Nikon D5500 camera tested at DxOMark

Best DxOMark rated Nikon DSLR cameras

Best DxOMark rated Nikon DSLR cameras

DxOMark posted their Nikon D5500 DSLR camera ($796.95) review:

"Hard-core Nikon fans aren’t likely to find too much here to get excited about, especially as the company has traded the touchscreen LCD for the built-in GPS of the D5300. Now D5500 users will have to budget $250 extra for the GP-1 and have it take up the accessory shoe, or spend another $15 for the GP1-CL1 strap clip. Of course, you could possibly sync location data using the Wireless Mobile Utility app, but that’s another story. In terms of sensor performance alone, the Nikon D5500 is class-leading, and based on that and the feature set, it is an intriguing choice overall."


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  • Eric Calabros

    Yes, class-leading again

  • Eric Calabros

    Yes, class-leading again

  • HF

    Does the D7200 have the same sensor? Paired with it is should give great IQ and performance.

    • Photobug

      No it does not.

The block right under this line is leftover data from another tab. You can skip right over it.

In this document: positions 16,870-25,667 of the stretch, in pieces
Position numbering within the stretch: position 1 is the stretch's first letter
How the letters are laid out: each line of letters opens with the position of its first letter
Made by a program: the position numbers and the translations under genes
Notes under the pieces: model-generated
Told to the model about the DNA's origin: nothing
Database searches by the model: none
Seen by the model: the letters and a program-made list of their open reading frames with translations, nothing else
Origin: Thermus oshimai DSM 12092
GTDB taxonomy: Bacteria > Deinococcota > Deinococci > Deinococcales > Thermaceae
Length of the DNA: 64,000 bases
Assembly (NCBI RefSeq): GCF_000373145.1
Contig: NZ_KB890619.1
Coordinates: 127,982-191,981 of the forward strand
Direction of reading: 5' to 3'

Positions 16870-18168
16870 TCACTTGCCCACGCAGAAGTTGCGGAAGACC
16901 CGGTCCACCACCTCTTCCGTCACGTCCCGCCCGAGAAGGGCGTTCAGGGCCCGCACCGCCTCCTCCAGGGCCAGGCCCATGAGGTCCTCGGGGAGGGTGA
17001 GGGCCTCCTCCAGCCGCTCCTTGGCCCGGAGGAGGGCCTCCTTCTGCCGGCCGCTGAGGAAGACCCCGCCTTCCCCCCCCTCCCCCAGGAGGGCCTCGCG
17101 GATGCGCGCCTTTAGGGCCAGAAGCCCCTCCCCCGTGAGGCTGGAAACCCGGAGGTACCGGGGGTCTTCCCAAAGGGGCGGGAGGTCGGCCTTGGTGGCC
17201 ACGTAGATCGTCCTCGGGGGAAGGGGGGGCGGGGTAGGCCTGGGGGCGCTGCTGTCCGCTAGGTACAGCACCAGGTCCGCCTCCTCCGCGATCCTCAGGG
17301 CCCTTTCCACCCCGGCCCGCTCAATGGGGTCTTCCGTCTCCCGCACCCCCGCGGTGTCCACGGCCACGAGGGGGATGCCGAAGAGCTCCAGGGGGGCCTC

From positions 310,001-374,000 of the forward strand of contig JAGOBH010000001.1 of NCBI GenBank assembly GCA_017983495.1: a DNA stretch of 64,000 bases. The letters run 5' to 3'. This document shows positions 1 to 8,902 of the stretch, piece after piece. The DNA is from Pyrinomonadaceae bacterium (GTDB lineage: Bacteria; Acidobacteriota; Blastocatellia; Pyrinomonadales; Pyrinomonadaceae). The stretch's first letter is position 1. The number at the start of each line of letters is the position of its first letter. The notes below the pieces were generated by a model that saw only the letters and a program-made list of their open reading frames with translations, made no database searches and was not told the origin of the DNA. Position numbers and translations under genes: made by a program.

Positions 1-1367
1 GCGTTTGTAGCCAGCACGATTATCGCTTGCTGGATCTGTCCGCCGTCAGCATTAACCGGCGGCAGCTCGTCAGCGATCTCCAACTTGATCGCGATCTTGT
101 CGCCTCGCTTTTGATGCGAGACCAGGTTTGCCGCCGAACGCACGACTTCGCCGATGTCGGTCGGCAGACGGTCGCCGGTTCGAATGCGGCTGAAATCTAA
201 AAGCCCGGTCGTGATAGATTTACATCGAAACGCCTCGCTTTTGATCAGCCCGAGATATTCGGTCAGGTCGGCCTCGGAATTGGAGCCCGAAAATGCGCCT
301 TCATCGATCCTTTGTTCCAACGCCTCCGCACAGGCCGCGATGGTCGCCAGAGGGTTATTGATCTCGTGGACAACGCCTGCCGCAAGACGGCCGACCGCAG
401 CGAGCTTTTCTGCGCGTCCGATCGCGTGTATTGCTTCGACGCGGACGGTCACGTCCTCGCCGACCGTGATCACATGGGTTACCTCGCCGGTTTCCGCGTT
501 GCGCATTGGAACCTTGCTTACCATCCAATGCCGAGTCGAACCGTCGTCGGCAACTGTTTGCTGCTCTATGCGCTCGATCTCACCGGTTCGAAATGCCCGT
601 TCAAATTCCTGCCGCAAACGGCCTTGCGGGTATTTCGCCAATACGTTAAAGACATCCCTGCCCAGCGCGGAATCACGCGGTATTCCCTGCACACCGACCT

• AlphaTed


      • AlphaTed


  • Hmm, over the D5300 it’s 0.1 stops of DR extra, and 100 “points” of high ISO extra. (which comes to what, 0.1 stops?)

    Do I sacrifice my built-in GPS for this, and a touch screen? Nope. Nice camera, for hobbyists and amateurs, but the D5300 is still more alluring to me as a serious photographer who is merely looking for something lightweight with killer image quality..

    • “Nope. Nice camera, for hobbyists and amateurs” Really? Why is that? Are professional shooters above entry class DSLRs? I know top-notch shooters who invest in good glass and shoot entry DSLRs because they are practically disposable anymore with the constant iterations of improved Nikon DSLRs every year.